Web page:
By Lee Neely
In the first installment of this 2-parter, I discussed the use of mobile device fingerprint scanners to unlock the device. As a follow-up, I'd like to discuss how a developer can integrate the scanner into their applications. This discussion may provide some insights into how to secure mobile apps, or even inspire some hacking ideas (this is a pen test related blog, after all). At the end of the article below, I'll discuss some ideas for compromising this type of environment.
In part one, I introduced the secure environment used to manage fingerprints. This environment is called by a couple of names. Most commonly it's called the Trusted Execution Environment (TEE) and Secure Enclave. In both cases, the terms describe a separate environment consisting of hardware and software, which performs
By Lee Neely
Mobile device administrators and end users need to be more cognizant of the risks of allowing unauthorized access to their smartphones and take steps to raise the bar on accessing those devices to mitigate those risks.
This is part one of two articles on securing mobile device access. In this article, I am going to focus on securing access to the physical device itself. In part two, I will discuss on-device security APIs and how one would know they are still in place.
The case for a strong passcode
When the first smartphones were introduced, they were corporate owned, managed, and secured to business standards. Device access was on par with accessing corporate laptop systems. The number, variety, and quantity of applications and personal or sensitive information stored on the device was far less than we see in modern iOS, Android, Windows Mobile, and other devices. While there were
[Editor's Note: Here's a short but sweet article by Tim Medin on using Cisco IOS's own capabilities for decoding Type 7 passwords. Now, you might think -- "Why don't I just use one of the conversion websites on the Internet for decoding that?" Or, "I know a free downloadable hacker tool that does just that." But, in some environments, taking sensitive passwords from devices and pasting them into free web-based tools or even downloaded computer attack tools is a BIG HUGE no-no, as you may be leaking some sensitive info to places you shouldn't be. Tim's technique lets you use the router itself to decode the password. Simple, fun, and effective. Thanks, Tim! --Ed.]
If you've done penetation testing for a while, you probably already know that the Cisco Type 7 password is easily reversible. The password is encrypted (not hashed) using the Vigenre cipher, which dates to 16th century. Moreover, the static key is known to the world (it's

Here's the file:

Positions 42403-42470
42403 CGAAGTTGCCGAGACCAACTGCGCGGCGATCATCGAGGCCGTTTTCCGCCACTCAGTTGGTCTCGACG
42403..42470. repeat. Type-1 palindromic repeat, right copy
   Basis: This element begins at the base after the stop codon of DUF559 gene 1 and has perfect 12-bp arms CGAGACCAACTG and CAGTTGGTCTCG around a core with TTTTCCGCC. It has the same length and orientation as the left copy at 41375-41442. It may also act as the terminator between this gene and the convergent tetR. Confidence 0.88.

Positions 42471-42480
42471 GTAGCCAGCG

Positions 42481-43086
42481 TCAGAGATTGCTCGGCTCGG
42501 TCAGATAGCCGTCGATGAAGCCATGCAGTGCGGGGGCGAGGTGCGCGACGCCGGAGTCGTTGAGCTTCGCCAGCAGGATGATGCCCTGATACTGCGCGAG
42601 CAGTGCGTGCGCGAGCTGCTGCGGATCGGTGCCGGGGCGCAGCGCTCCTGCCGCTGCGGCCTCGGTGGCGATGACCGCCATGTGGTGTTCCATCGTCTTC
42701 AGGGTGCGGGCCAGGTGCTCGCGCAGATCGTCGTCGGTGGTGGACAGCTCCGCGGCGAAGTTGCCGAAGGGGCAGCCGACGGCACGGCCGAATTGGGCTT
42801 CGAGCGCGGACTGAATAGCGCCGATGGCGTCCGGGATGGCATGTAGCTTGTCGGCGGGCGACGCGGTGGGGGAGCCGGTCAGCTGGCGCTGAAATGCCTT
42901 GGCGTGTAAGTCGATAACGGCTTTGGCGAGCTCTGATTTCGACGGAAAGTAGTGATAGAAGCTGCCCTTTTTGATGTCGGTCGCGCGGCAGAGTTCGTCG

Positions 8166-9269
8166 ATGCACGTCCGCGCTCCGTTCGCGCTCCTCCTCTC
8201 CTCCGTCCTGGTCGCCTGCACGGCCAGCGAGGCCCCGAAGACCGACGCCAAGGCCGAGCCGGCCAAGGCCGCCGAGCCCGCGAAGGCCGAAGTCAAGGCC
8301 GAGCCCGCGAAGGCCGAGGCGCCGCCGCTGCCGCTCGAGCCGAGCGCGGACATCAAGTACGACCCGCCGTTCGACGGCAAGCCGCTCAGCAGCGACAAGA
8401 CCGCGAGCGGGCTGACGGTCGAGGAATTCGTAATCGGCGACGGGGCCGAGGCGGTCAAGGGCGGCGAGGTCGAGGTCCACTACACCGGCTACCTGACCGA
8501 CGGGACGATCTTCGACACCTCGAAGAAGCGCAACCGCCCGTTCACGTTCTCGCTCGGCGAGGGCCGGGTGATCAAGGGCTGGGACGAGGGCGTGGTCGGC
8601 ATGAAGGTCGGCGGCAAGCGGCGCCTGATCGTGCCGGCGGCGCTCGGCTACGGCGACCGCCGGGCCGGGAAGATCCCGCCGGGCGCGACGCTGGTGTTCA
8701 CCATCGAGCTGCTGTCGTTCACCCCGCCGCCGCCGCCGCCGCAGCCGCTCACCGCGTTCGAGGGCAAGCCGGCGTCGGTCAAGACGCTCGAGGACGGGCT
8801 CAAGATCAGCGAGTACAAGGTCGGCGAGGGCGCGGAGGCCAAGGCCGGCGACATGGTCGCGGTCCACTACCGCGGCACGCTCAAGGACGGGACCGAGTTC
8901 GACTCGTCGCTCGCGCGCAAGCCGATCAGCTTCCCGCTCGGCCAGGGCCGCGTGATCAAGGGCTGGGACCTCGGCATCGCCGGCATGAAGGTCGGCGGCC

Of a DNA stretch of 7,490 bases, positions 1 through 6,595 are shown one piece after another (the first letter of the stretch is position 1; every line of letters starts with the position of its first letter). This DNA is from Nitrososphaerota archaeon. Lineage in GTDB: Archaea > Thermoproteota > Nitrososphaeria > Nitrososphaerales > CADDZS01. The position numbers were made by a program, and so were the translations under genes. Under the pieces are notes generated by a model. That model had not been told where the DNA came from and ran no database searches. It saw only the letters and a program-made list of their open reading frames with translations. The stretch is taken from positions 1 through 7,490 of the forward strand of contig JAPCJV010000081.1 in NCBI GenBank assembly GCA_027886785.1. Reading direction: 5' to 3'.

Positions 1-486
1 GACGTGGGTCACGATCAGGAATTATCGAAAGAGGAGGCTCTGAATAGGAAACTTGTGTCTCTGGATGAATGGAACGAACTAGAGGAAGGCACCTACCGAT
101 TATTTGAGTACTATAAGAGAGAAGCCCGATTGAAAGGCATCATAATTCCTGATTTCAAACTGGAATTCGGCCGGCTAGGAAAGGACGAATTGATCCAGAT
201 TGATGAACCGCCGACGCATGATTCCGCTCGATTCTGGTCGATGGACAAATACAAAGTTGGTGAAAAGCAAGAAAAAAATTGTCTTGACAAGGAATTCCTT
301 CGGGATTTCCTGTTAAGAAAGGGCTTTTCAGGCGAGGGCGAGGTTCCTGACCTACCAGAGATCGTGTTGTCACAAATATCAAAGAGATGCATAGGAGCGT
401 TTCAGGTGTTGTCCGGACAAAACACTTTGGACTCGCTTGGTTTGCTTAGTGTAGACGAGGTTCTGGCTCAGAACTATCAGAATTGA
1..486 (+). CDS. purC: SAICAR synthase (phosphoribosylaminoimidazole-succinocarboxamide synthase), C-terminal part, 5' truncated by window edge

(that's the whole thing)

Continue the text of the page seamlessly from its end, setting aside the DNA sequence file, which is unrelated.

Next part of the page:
By Mark Baggett
[Editor's Note: In this _excellent_ article, Mark Baggett explains in detail how the very powerful SMBRelay attack works and offers tips for how penetration testers can operationalize around it. And, bet yet, about 2/3rds of the way in, Mark shows how you can use a Python module to perform these attacks in an environment that uses only NTLMv2, a more secure Windows authentication mechanism. Really good stuff! --Ed.]
The SMB Relay attack is one of those awesome tactics that really helps penetration testers demonstrate significant risk in a target organization; it is reliable, effective, and almost always works. Even when the organization has good patch management practices, the SMB Relay attack can still get you access to critical assets. Most networks have several automated systems that connect to all the hosts on the network to perform various management tasks. For example, software inventory systems, antivirus updates, nightly backups,
by Ed Skoudis
Over the weekend, I was thinking about the wonderful psexec capabilities of tools like Metasploit, the Nmap Scripting engine smb-psexec script, and the psexec tool itself from Microsoft Sysinternals. It's my go-to exploit on Windows targets, once I have gained SMB access and admin credentials (username and password, or username and hash for pass-the-hash attacks). It works on a fully patched Windows environment, giving you code execution with local system privileges of a program or Metasploit payload of your choice. That's especially helpful in a penetration test once you gain access to an internal network that is relatively well patched. We talk a lot about how to leverage this capability creatively and effectively in my SANS 560 course on Network